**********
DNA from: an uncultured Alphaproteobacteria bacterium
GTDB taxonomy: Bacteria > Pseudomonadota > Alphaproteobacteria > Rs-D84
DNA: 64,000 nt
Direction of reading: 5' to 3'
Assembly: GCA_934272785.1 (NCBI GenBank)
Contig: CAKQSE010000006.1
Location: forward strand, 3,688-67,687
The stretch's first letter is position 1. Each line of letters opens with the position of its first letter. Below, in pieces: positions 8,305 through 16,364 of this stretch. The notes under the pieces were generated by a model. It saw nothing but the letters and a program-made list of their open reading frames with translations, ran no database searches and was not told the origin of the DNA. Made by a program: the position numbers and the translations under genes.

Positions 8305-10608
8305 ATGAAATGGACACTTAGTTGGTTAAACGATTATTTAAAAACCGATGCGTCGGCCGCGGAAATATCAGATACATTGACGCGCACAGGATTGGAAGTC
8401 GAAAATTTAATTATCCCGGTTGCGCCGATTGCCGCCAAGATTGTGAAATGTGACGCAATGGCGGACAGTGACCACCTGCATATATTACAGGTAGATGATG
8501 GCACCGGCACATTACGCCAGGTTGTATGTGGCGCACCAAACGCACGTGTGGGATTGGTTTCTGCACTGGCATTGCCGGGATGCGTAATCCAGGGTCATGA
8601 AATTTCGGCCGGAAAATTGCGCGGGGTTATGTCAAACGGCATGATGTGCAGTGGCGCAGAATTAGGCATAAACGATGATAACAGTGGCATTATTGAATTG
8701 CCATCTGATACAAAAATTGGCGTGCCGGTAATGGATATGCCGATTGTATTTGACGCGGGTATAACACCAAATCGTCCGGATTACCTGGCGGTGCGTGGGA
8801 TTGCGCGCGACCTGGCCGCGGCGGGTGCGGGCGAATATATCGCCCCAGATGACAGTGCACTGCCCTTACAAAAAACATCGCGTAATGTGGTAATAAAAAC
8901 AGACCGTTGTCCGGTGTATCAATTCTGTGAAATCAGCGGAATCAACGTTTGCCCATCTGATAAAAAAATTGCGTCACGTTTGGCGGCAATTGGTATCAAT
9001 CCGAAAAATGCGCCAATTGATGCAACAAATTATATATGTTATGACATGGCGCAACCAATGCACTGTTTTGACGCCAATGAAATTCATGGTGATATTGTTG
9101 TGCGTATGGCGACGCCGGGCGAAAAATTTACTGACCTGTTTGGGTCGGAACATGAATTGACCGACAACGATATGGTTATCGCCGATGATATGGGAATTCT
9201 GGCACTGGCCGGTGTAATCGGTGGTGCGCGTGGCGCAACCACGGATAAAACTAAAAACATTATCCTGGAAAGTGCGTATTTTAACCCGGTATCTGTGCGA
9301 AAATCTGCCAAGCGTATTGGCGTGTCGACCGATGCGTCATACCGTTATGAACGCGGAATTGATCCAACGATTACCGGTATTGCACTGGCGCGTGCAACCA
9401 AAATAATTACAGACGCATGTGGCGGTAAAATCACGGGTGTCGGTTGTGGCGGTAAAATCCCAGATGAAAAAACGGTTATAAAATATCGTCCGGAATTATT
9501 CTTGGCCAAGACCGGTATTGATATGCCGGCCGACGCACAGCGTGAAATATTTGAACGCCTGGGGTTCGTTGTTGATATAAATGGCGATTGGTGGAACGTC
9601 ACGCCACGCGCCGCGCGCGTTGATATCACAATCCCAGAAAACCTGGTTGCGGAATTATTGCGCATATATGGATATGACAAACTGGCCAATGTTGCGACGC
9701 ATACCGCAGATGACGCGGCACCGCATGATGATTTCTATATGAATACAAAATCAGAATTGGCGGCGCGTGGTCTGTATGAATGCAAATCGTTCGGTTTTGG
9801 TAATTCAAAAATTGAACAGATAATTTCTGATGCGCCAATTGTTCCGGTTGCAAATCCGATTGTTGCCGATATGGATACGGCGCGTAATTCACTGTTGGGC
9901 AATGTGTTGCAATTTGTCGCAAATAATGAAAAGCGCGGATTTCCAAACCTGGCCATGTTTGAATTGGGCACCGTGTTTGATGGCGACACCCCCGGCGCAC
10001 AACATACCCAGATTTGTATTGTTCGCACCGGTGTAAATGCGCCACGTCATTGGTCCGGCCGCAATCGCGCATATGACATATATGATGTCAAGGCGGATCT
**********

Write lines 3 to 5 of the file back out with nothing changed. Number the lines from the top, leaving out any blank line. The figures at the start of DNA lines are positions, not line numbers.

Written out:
DNA: 64,000 nt
Direction of reading: 5' to 3'
Assembly: GCA_934272785.1 (NCBI GenBank)